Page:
Jack Morris Tigers

This is the year Hall of Fame ballot reality catches up with Jack Morris


I, like many, believe four players will get elected into the Baseball Hall of Fame today: Greg Maddux will be elected almost unanimously (I suspect at least four people will not vote for him), Tom Glavine will be in the mid-to-high 90s in percentage, Frank Thomas will go in comfortably and Craig Biggio will just barely slip in.

Mike Piazza will fall short, I think, but end up in that on-deck circle spot that Biggio had last year. Jeff Bagwell may lose a little bit of ground, which is weird but perhaps the consequence of an overloaded ballot. Tim Raines, I hope, will continue his slow but steady march toward election.

And … of course I have a couple of final thoughts about Jack Morris. I don’t believe Morris will be elected. I actually think he will lost a little support in his final year, which almost never happens. Morris’ voting pattern has continuously baffled me, which is part of the reason I’ve written so much about him, but I think I’ve figured something out.

You know the story, presumably, of Luis Tiant. His career numbers are remarkably similar to that of his Hall of fame contemporary Catfish Hunter — I actually think Tiant was a better pitcher — and when he came on the ballot in 1988 it was just after Hunter was elected. Tiant received 31% of the vote. That was a terrific first ballot showing and, by BBWAA history, almost guaranteed that he would be elected to the Hall of Fame at some point.

But that percentage was an illusion. Tiant had entered the last ballot for a decade that did not have a compelling starting pitching candidate on there. The best candidate was Jim Bunning, but he was already in his 12th year on the ballot and just wasn’t exciting the electorate. After that, you had Mickey Lolich and Don Larsen and Wilbur Wood — Tiant was the exciting new face of the Hall of Fame ballot and so a good chunk of voters picked him. Many more probably thought they would get to Tiant eventually. But it wasn’t meant to go that way.

The next year, Gaylord Perry and Fergie Jenkins came on the ballot. Suddenly, Tiant was the third or fourth best pitcher on the ballot. His support plummeted all the way down to 10.5%. The next year, Perry, Jenkins and Bunning were all STILL on the ballot. Tiant’s support went down again. Then Jim Palmer came on. Tiant’s support went down YET AGAIN. The next year, it was Rollie Fingers. Then Tom Seaver. Then Phil Niekro. Then Steve Carlton and Don Sutton. It was an avalanche of great pitchers and 300-game winners and Tiant was swept away as were other terrific pitchers like Jim Kaat and Ron Guidry and Tommy John.

Tiant never even got 20% of the vote after his first year.

So, that story is familiar. But the Morris story, I now think, is PRECISELY THE OPPOSITE of the Tiant story. While Tiant came on the ballot at precisely the wrong time, Morris came on at precisely the right time. The last starting pitcher to be elected by the BBWAA was Bert Blyleven in 2011. Before that, it was — are you ready for this — Nolan Ryan in 1999. That’s an 11-year gap without a single starting pitcher getting elected (not counting Dennis Eckersley who went in more for his relief work, I think, than his starting pitching).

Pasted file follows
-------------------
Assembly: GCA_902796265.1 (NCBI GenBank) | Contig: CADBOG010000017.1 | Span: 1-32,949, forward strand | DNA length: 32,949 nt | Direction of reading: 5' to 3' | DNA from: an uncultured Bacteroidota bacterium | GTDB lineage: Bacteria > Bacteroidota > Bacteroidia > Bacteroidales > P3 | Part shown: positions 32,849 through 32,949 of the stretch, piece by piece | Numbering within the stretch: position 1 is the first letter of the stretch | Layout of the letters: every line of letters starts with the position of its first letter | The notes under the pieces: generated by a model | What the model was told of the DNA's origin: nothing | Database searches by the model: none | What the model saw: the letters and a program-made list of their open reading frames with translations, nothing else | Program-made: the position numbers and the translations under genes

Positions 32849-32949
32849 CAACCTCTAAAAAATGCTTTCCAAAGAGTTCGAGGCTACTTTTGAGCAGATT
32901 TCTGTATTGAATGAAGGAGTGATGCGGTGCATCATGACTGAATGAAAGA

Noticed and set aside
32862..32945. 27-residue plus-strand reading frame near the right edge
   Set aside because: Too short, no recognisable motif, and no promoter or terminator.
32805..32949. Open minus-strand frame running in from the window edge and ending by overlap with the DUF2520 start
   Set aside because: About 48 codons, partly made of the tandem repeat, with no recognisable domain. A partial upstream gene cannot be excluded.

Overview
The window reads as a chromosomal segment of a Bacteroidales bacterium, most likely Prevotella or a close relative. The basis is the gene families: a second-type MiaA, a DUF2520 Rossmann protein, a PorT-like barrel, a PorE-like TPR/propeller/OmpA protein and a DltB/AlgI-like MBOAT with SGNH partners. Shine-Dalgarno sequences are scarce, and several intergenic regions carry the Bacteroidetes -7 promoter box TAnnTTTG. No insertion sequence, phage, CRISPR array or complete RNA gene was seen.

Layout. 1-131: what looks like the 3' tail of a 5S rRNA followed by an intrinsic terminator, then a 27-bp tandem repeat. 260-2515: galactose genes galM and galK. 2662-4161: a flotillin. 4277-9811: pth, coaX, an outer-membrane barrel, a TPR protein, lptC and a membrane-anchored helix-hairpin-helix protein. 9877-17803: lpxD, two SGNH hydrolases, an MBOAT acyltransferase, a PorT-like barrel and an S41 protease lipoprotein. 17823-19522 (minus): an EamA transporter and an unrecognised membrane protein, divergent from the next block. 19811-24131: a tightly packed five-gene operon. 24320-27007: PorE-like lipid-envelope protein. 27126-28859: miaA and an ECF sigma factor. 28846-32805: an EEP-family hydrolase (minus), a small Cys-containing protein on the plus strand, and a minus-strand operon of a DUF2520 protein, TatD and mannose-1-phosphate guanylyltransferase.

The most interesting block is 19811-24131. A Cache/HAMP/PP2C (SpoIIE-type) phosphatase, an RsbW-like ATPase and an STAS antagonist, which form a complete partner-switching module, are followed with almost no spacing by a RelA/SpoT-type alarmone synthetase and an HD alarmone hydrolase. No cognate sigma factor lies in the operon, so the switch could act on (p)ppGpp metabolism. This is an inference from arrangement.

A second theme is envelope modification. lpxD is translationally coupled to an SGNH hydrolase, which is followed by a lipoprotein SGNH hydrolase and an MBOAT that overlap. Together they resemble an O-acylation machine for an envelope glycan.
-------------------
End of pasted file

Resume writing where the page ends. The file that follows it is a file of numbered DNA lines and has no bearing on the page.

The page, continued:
Well, guess who was on all 11 of those ballots. Yep. Jack Morris. Morris came on the ballot in 2000 — just as Nolan Ryan ended an era. Morris received 22% of the vote — quite a bit less than Tiant his first year. His support went down in Year 2. He seemed on a similar voting track to Lew Burdette and Johnny Vander Meer and even Mickey Lolich — that is, it seemed his support would never really go any higher.

But from that point on, look who were the best people added to the ballot each year.

2001: Dave Stewart
2002: Frank Viola
2003: Fernando Valenzuela
2004: Dennis Martinez and Dave Stieb and Jimmy Key
2005: Black Jack McDowell (or Jim Abbott for overcoming odds)
2006: Orel Hershiser
2007: Bret Saberhagen
2008: Chuck Finley
2009: David Cone
2010: Kevin Appier
2011: Kevin Brown

You could argue persuasively that some of these pitchers were better than Morris, but the point is that none of them interested the BBWAA in the least. Only Fernando Valenzuela and Orel Hershiser even made a second ballot. That meant that for a dozen years, Morris (and Blyleven) more or less had the ballot to themselves. And they both built up momentum — Blyleven through his impeccable stats and a concerted effort by some people on the Interned, Morris through his Game 7 heroics and a “you had to be there” charisma.

Morris went from 26% in his fifth year, to 41% in his seventh year, to 52% in his 11th year to 66.7% in his 13th year.

But last year, for the first time, a couple of more interesting Hall of Fame candidates than Morris appeared on the ballot — Roger Clemens and Curt Schilling. Neither one was able to garner much momentum for themselves for different reasons, but they slowed the Morris train. This year, with Greg Maddux, Tom Glavine and Mike Mussina joining, I think Morris’ support will go down even though it’s his 15th year on the ballot and there is much sentiment for him.